Once upon a time, when iceboxes were dirt dugouts, before beaver felt hats were turning the English mad, and when environmental hazards were the leading cause of death among Indigenous population, our ancestors did not worry as much about the prevalent chronic illness, cancer.
Spoken by many Elders, “this is not our disease.” One of the flaws that came after the industrial revolution was brought over to Turtle Island was disease, specifically cancer that has been directly linked to unhealthy diets, lack of exercise, tobacco use other than long hauls taken from ceremonial pipe smoking, and firewater use. In other words, our ancestors were much less likely to inherit such chronic illnesses when they were fit like NFL quarterbacks that chased buffalo instead of pig skin, and ate a traditional diet and lived an active lifestyle.
When Indigenous patients, post-cancer treatment, return back to their communities, there is a grey area where patients in recovery are now having to adapt to, `what’s next after cancer treatment?’
Since 2019, a team of five Alberta Health Services (AHS) employees have embarked on a journey to collaborate on a relationship based action plan for Indigenous people living with and having experienced manicosak (little bugs), cancer.
The proud Metis citizen of Alberta and team lead for Alberta’s Indigenous Cancer Action Plan, Chris Carriere has been effectively engaging with the community and Elders to hear the stories being shared from our Indigenous brothers and sisters whose lives have been impacted by manicosak.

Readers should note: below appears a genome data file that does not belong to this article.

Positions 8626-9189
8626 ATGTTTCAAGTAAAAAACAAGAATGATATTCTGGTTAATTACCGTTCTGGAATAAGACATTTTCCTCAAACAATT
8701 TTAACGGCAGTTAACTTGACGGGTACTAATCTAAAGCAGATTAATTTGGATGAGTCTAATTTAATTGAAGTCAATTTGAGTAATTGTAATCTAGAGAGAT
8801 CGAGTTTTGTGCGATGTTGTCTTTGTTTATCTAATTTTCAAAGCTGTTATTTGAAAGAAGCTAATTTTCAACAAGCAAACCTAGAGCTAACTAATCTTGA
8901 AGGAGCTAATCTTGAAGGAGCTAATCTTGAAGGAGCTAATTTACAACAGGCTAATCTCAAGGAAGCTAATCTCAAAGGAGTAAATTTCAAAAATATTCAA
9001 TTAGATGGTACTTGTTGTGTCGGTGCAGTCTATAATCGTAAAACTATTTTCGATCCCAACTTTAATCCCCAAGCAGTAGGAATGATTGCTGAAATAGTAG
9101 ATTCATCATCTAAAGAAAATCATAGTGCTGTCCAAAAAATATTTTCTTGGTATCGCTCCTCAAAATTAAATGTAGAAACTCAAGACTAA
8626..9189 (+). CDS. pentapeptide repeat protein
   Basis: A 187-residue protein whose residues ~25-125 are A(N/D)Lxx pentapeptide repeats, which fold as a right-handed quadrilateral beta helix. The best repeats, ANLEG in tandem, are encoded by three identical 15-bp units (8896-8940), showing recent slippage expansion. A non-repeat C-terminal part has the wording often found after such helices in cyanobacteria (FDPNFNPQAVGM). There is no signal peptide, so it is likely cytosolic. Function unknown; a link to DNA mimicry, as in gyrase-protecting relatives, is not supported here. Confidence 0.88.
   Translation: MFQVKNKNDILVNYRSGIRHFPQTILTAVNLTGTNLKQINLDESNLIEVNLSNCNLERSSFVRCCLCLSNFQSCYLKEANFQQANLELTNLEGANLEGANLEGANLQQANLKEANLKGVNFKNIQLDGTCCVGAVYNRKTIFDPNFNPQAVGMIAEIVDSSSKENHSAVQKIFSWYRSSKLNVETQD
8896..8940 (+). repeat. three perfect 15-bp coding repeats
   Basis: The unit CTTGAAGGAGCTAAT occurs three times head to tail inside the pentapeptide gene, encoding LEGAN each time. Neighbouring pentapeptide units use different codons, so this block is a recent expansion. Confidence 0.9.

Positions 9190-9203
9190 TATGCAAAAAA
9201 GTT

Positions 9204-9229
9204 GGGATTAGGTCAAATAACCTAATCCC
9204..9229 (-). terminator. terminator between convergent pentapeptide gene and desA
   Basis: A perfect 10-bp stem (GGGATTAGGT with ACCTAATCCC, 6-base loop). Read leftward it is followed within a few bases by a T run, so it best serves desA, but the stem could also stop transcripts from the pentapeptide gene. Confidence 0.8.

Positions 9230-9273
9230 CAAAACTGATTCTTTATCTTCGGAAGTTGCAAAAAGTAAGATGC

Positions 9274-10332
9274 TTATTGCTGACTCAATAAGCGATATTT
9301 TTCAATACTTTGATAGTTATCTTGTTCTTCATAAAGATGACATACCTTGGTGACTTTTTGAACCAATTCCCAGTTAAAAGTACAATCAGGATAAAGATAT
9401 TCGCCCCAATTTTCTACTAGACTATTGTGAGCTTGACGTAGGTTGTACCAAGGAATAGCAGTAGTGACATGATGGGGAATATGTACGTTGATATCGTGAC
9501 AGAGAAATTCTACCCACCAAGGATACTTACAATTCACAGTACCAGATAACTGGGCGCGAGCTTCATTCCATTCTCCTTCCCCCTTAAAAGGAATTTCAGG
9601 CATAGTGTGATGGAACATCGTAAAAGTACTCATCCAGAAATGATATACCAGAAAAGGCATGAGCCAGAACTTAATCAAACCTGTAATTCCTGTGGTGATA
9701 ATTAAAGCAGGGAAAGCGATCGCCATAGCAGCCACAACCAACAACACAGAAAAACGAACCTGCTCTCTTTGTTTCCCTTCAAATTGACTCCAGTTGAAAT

Carriere has found a way to give back to our community through the compassionate and understanding role that he plays with AHS. Carriere has a background in dietetics and nutritional studies, that came about through his own bouts with health related issues, and since has found his passion within the field of Indigenous healthcare.
The dynamic work being conducted, has an overall goal for this project, which is to change the stories of Indigenous people living with manicosak by working together with community and having conversations around manicosak. Carriere has been working to improve the experiences and stories with Indigenous people living through manicosak to empower our people to learn effective ways to talk about manicosak and bridge cultural teachings with Indigenous healthcare.
Carriere’s team works closely with Elders and community members; their long term thinking is to help the community and the cancer system to come together and support each other by reducing the hardship that comes with experiencing manicosak.
The humility found in Indigenous humour is a form of healing for our Indigenous brothers and sisters. And when speaking to some of the most embarrassing things happening to our bodies when bodily functions are being affected by the chronic illness, shit literally happens.
Our people have always been resilient when facing hardship, and during a vulnerable time in a person’s life when experiencing manicosak, sometimes a quick witted joke about kohkom calling the police, because after treatment it looked like someone stole her backside, can change the narrative about the disease.
For the next two years, Carriere will be leading the Indigenous Cancer Strategy team, building meaningful relationships with Indigenous communities throughout Alberta, and ensuring that each story being told is valued, acknowledged and being preserved as part of cultural teachings – assuring that our community members know “we are in this together.”
For more information about AHS Indigenous Cancer Strategy’s healing through humour and storytelling or anyone wanting to share their stories, the team can be contacted by phone: Toll Free 1-855-258-9963, or email: email@example.com.
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